Signup date: 10 Feb 2006 at 12:45pm
Last login: 02 Mar 2018 at 10:20am
Post count: 160
I was sort of under the impression that just by completing a PhD, it would be a passage of right to apply for any position even if the research topic is not related to it. Surely employers are aware of the determination and dedication required to be successful in a PhD, aren't they? I thought the phone would never stop ringing the day after I graduated with offers of gainful and fulfilling career opportunities but I have thus far been clearly misguided.
I do actually have a job but I am not using my PhD. It was something I did until I graduated but looks like I'll be doing it for the duration. I just fancy doing something that equates to all those years of PhD work really. Even my boss said that she expects me to leave now I have the doctorate under my belt. Maybe I should just count myself lucky that I do have a job and stop whinging on.
The main reason I did a PhD was to get a top job, like 'Chairman of British Steel' or similar. However, I have struggled to attract any interest from potential employers after applying for several postdoc positions. I find that many want you to be Albert Einstein or insist you have a Nobel prize before applying. I even applied for a RA post that was pretty much the same as my PhD work (and at the same university!) but did not even receive an invite for an interview. That's just downright nastiness, right?
I was criticised in my viva for not updating my references. I just kept the old ones in and updated my references where applicable, probably adding about another 50 in my corrections plan. I used Endnote, so it wasn't any drama doing it really. I suggest updating as much as your thesis as you can so as to avoid it being an issue for you your examiners.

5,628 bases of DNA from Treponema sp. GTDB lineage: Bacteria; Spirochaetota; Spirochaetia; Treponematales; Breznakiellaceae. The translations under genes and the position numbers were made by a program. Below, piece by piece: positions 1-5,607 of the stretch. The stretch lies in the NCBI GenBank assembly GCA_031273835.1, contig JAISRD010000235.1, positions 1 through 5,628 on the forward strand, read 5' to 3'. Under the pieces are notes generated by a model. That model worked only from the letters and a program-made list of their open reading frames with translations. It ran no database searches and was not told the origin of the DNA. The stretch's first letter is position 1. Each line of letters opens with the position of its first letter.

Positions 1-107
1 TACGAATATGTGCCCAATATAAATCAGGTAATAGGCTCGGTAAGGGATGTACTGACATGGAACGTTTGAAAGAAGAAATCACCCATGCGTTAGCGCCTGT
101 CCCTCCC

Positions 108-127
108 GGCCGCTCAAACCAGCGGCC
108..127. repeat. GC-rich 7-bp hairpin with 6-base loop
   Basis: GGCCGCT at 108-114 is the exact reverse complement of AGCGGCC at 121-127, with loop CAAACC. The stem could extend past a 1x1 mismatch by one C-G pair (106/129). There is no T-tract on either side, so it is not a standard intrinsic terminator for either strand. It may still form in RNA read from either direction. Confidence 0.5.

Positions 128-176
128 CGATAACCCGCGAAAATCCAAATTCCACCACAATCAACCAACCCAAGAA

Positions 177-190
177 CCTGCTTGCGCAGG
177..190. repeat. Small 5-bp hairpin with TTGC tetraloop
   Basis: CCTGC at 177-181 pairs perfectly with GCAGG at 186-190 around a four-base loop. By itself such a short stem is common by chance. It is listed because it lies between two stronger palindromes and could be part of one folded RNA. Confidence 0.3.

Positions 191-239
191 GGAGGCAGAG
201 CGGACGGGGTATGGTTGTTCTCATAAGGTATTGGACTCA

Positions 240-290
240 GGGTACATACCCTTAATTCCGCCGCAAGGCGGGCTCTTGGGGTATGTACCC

I made a really good start to the project and my new supervisors were very pleased with my progress. I went on conferences to Finland, Switzerland, France and Prague as well as all over the UK. I once even addressed a learned society in my field and was nominated for a young investigator's prize. We published in several peer-reviewed journals and I was loving my work and was virtually self-supervised. I was also lecturing on a part time basis in the university and even managed to train as a radiographer during the PhD writing-up stage. I landed a job in the NHS and have been promoted in that position. Last year I passed my viva with minor corrections and have recently graduated with my PhD. I don't really think it could've gone any better.
Therefore, my advice would be to take stock of your current PhD study and see if you have sufficient material to write up a Masters degree or similar. Put this in your back pocket and seek a studentship elsewhere. You will have learned a great deal from being micromanaged and will be able to judge potential supervisors with much more of an insight. In my first PhD, supervisory style was not at the forefront of my tick-list but it should be a priority if you want a positive and successful PhD experience. Best wishes to you and good luck!
I can really empathise with this situation. I was a mature graduate in my thirties when I commenced my first PhD project and my experiences mirror those described by you. I was micromanaged by my supervisors who wanted to know everything about my life, including where I lived, how I was travelling into university and even how I should equip my bicycle for commuting. They would not allow me to work unsupervised and admitted that they had no confidence in my ability to work at PhD level. Once, I caught the train into work but it was late due to breaking down. My supervisor refused to speak to me for the rest of the day, even though I had gone through the correct channels by contacting the admin office as soon as I could. On another occasion, my wife became ill and I needed a few days off to look after our baby son and my supervisor said it was my fault for having too much 'baggage'. I ended up completely losing all my confidence and left my PhD after just seven months in but, luckily, I had done enough work to submit data for an MRes and was awarded this degree. However, I did not attend the graduation ceremony and left on pretty much awful terms and was even told that I was the worst postgraduate student they had ever had in an email written to me from the lead supervisor. It was a catastrophe from start to finish, I was exhausted, very disappointed and had made more enemies than friends at the institution.